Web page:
So will you say this is the best treble you’ve heard in a planar magnetic in general or is this the best treble in a T50Rp mod you’ve heard and you still consider the MySt Ortophones/30/60 the best in that regard?

    • Reply June 17, 2016

      ohm image

      While I really like the sound of Vibro MKII, I guess I’m less a garage shop guy than I am a Russian Tank project guy. In which case, the MyST headphones excite me more. And, as long as you’re not listening to the S version, you get even more open-sounding mids and treble. The S version and the Vibro might be an interesting mane a mano.

  • Reply June 17, 2016

    Jeffrey Coleman

    About 18 months ago, I went to a headphone meet in the NYC area. I had a blast and had the opportunity to meet Zach at his little table set up. I tried many different (and far more expensive) headphones that day. Many I liked, and some fell below expectations…

    On my long drive home, I really only thought about one headphone. It was Zach’s blackwood Vibro. And I honestly missed it, I mean that’s silly to say that. But I found myself longing for that blackwood headphone. (I think the “Blackwood” is is closed flagship, but its based on the Vibro).

    Now being insanely frugal, and just purchasing a new closed headphone, just a month prior, I talked myself out of giving up food and heat for a couple months to pay for another closed headphone. I just tried to forget….lol

    Then Zach announced the Omni’s. And now I’m out of excuses. That semi-open beauty will be mine, hopefully soon (Bathing suit season is upon us, so a little starvation would do me some good). The only problem with ZMF, is Zach is a sucker for playing around new woods. I’m assuming that has something to do with Zach’s background in building custom guitars. And boy, every new introduction makes me change my mind….

    Thanks for this article Nathan, you re-reminded me that I need to open my wallet. I can finally get past the Thunderpants let down, and move on to another T50RP mod…

    • Reply June 17, 2016

      ohm image

      What a kind comment. So, OMNI is on the brain. If your brain is larger than mine, make sure to splurge for sheepskin pilot pads. Or, if your head is narrow, the leather thong. Great headphone for the person looking for richness and overall non-loudness curve neutrality.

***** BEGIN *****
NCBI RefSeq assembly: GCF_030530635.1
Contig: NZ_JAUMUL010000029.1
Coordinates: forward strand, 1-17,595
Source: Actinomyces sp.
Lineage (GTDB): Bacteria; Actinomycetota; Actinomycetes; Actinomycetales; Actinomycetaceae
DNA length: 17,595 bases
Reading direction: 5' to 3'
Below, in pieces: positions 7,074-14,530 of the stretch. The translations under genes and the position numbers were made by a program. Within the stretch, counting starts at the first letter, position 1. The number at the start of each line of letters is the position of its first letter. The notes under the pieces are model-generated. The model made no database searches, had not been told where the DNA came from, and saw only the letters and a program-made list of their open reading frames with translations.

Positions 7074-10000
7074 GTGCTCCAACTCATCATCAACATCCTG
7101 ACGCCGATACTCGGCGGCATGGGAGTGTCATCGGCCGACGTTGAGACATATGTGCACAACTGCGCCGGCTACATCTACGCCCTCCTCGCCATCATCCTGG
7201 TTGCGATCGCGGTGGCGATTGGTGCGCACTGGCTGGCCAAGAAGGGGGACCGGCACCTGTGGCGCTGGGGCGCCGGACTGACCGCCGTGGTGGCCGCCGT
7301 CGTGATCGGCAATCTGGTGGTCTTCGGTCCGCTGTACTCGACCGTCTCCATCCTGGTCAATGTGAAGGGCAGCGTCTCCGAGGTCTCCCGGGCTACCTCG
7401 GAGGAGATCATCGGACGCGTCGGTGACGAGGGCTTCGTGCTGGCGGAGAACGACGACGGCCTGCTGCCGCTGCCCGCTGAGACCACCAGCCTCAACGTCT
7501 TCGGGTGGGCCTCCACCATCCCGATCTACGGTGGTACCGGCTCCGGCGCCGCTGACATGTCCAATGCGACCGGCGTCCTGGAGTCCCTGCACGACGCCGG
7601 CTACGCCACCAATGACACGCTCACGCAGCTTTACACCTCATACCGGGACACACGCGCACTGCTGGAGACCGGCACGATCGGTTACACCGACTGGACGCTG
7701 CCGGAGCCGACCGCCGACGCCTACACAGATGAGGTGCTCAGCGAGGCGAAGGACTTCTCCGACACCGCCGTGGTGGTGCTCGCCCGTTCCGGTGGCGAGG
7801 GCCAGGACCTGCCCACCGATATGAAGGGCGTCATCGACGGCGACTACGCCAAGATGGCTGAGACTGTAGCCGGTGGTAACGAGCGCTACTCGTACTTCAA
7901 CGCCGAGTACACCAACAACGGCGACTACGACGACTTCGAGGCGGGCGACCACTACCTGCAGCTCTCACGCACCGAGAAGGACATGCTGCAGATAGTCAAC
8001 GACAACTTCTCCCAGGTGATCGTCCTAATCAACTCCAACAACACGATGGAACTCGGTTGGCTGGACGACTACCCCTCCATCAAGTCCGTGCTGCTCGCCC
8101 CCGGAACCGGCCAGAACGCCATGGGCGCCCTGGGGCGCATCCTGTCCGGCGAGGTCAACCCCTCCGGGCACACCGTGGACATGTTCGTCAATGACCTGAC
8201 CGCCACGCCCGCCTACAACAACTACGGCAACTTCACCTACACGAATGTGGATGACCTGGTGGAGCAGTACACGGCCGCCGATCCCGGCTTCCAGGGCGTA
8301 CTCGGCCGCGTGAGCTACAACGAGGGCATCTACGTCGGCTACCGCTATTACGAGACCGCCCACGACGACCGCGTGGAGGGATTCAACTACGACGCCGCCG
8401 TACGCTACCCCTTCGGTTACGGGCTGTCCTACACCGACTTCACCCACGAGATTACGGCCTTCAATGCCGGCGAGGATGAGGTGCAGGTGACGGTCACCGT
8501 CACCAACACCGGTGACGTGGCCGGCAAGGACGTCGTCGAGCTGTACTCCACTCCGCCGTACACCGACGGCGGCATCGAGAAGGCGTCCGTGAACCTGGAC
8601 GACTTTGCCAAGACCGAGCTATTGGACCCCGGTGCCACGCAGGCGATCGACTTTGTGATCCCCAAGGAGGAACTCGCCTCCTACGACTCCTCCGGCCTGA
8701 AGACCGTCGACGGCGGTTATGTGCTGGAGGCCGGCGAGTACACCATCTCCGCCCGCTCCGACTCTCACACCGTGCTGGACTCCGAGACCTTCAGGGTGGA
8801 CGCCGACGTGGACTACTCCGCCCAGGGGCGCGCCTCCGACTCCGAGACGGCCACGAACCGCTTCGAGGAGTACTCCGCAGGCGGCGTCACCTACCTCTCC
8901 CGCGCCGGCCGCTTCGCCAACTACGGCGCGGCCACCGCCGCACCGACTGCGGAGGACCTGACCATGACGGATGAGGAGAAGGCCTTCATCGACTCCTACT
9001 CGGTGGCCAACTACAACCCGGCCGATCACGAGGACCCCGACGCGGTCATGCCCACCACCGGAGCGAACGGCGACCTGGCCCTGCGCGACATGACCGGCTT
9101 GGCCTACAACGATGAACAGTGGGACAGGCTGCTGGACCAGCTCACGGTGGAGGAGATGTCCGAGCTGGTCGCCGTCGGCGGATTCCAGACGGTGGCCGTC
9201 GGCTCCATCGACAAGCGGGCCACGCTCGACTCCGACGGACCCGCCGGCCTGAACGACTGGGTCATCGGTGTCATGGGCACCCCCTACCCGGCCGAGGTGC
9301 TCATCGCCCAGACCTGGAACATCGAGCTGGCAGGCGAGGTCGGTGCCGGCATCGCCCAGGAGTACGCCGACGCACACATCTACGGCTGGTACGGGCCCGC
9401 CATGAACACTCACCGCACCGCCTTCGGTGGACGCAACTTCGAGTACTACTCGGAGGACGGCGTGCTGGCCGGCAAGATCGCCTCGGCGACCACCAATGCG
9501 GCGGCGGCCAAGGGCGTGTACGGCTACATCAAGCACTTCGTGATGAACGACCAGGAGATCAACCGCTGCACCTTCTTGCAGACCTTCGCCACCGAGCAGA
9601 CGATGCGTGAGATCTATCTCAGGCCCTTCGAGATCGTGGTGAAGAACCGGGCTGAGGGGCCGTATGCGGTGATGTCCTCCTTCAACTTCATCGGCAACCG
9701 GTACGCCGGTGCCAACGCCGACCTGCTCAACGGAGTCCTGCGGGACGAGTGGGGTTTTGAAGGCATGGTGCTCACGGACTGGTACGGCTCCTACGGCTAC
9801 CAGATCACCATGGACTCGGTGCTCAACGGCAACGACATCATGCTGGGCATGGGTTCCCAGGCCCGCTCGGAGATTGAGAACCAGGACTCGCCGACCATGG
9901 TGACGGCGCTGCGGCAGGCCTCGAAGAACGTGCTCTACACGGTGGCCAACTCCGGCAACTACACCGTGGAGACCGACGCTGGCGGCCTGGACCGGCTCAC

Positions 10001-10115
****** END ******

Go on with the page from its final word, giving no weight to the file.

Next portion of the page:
• Reply June 17, 2016


    Thanks for this complemental review.
    The only thing missing now is a review of the Blackwood 😉
    It’s the ZMF headphone I think I will like the best. Although I’m still very happy with my ZMF, one of the first Zach made, before all those variations.

    • Reply June 29, 2016


      I bought the ZMF Master and for a long time i didn’t like it. There wasn’t enough bass, it was sibilant – everything i didn’t want to have in a headphone. Then something happened. i paird it with a V100 and whether it was my head breaking into the headphone or the headphone just breaking in, it did a complete 180. There was bass and warmth, and all of the sibilance was gone leaving behind very smooth, shimmering highs. Now i like it so much it’s my go-to headphone and i don’t even want to upgrade to Vibro because i’m scared i’ll loose the sound signature i’ve grown to like. Really the most complicated relationship I have ever had with a headphone.

      • Reply June 30, 2016

        dale thorn

        Use it for as long as you can, then the Vibro or an even better edition will be waiting for you. The warm smooth sound you describe is just the nature of that series – they’ll always be around.